Posted by Megan Hoye
Across CEE’s programs, services, and policy work is an ongoing commitment to enrich the energy community through direct knowledge-sharing, tool development, and innovative engagement. In addition to sharing our own program learning and research findings, we engage energy and community development experts to ensure our region continues to put its best energy foot forward. In turn, two weeks ago, CEE facilitated a resource planning stakeholder workshop for the Clean Energy Plan, in support of forward-leaning and transparent engagement to address highly technical policy issues.
The Clean Energy Plan was developed by a group of clean energy organizations this July, as an alternative to the Integrated Resource Plan (IRP) Xcel Energy filed with the Minnesota Public Utilities Commission last January. (See CEE’s blog post about Xcel’s original proposal.) The energy organizations’ alternative IRP offers different recommendations for how reliable and affordable power could be delivered cost-effectively with potentially 12 million tons in carbon savings.
The next phase of the process is for Xcel Energy and other stakeholders to file comments in the docket by October 2. Although CEE did not contribute content to the alternative plan, we strongly support accessible and technical stakeholder engagement, and the workshop offered opportunities for smart questions and informed discussion. Attended by representatives of Xcel Energy, the Minnesota Public Utilities Commission, the City of Minneapolis, the Chamber of Commerce, local businesses, and environmental groups, the workshop also set a new bar for embedding broad collaboration into utilities’ IRP processes.
The stakeholder workshop, play-by-play:
- Kevin Reuther, legal director at the Minnesota Center for Environmental Advocacy covered the foundational principals and five focal points behind the Clean Energy Plan.
- Anna Sommer of Sommer Energy LLC, the alternative plan’s modeler, talked through the assumptions underlying five focus areas including carbon savings relative to the MISO market, cost-effective energy efficiency potential, and increases in natural gas resources.
- Michelle Rosier, senior campaign and organizing manager of Sierra Club, MN North Star Chapter, closed with details about how the Clean Energy Plan lends itself to national and local energy policy goals and resource planning.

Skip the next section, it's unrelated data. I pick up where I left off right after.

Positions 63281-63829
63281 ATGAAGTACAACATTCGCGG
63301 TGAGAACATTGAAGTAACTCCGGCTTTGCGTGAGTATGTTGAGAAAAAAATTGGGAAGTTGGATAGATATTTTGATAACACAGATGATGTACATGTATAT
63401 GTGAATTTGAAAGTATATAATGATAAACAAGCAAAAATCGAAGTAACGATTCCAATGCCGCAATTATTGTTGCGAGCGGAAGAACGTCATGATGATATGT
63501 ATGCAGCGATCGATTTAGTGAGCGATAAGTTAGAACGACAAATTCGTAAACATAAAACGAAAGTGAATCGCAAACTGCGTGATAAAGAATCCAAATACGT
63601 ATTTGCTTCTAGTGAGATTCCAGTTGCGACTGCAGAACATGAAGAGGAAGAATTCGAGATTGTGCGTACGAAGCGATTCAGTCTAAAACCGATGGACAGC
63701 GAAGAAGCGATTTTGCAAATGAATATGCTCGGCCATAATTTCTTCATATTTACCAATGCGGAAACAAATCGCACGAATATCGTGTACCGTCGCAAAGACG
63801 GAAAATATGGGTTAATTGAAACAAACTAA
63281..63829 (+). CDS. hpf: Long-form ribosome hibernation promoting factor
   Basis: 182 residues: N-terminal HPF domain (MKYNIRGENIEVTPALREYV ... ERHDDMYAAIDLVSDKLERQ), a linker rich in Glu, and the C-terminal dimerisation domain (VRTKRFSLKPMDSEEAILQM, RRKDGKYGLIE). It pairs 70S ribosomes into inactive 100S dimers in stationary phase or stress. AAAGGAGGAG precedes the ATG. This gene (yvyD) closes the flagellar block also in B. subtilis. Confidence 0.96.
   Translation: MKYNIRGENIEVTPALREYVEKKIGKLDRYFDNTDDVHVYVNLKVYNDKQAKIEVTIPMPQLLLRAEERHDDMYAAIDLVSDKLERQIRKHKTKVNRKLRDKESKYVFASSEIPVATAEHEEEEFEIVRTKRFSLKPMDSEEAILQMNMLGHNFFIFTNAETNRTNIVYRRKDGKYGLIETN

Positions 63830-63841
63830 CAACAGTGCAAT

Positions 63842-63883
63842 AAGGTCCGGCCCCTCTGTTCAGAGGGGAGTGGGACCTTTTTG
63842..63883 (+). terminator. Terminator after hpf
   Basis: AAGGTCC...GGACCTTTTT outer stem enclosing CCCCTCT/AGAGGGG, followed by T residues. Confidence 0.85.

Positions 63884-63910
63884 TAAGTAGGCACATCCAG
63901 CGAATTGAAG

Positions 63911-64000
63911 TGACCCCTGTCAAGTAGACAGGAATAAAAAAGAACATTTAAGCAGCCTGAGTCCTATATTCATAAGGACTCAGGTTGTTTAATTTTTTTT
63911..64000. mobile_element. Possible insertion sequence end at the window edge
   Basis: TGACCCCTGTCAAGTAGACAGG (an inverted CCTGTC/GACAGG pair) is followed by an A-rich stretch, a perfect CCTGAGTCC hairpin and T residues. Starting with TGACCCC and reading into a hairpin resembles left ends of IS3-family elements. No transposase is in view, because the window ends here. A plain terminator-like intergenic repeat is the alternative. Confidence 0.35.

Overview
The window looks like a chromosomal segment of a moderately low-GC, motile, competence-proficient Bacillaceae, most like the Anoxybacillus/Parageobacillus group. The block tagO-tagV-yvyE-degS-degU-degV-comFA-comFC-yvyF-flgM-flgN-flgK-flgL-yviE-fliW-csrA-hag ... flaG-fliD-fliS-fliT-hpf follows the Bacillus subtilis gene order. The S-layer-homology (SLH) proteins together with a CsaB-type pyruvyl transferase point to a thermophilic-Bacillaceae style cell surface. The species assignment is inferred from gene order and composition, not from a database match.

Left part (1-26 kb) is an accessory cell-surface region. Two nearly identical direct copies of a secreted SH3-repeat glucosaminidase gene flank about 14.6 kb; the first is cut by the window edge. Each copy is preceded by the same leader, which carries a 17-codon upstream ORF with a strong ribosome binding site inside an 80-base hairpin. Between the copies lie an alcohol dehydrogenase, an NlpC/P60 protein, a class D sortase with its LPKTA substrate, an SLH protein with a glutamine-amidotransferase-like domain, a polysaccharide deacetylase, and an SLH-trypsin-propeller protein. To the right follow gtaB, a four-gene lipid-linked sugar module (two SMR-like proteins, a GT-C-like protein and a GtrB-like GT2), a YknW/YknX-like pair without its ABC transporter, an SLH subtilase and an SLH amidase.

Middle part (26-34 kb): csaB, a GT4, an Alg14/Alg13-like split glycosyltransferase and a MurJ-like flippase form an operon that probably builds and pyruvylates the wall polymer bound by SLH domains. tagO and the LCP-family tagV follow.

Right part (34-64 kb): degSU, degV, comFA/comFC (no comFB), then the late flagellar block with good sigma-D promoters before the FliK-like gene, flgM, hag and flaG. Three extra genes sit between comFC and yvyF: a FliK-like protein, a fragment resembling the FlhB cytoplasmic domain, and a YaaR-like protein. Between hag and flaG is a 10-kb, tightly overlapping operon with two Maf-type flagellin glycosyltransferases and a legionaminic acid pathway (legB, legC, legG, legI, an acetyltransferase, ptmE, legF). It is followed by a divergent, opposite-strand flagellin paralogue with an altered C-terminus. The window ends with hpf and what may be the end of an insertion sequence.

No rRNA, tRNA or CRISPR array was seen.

The 45 attendees had several opportunities for questions and discussion. Small group discussions allowed tables to talk through what they heard and share their concerns; each table contributed one or two questions for later Q&A fodder. Attendees’ questions touched on limitations of the modeling tools, measurements, the inclusion of complex factors such as transportation system electrification, shuffling of carbon emissions, and the ramifications of energy efficiencies not currently recognized by Minnesota’s Conservation Improvement Programs.
Per a post-workshop survey, the information-sharing made a notable impact on perspectives of the 2015 resource plans. Of the third of attendees who completed the survey, 71% reported that the workshop’s presentations and discussions “somewhat” to “significantly” informed their perspective on Xcel’s 2015 IRP. Respondents especially valued the explanations of technical modeling assumptions and energy policy alignment.
The workshop seemed a valuable endeavor, providing informal access to important energy planning conversations that historically have been opaque and challenging for broad stakeholder engagement. We hope similar efforts to translate and facilitate knowledge-sharing around highly technical issues will help advance future stakeholder engagement and regulatory processes as well.
As Minnesota’s energy resource future continues to evolve, the ways we track and guide that future must continue to evolve as well.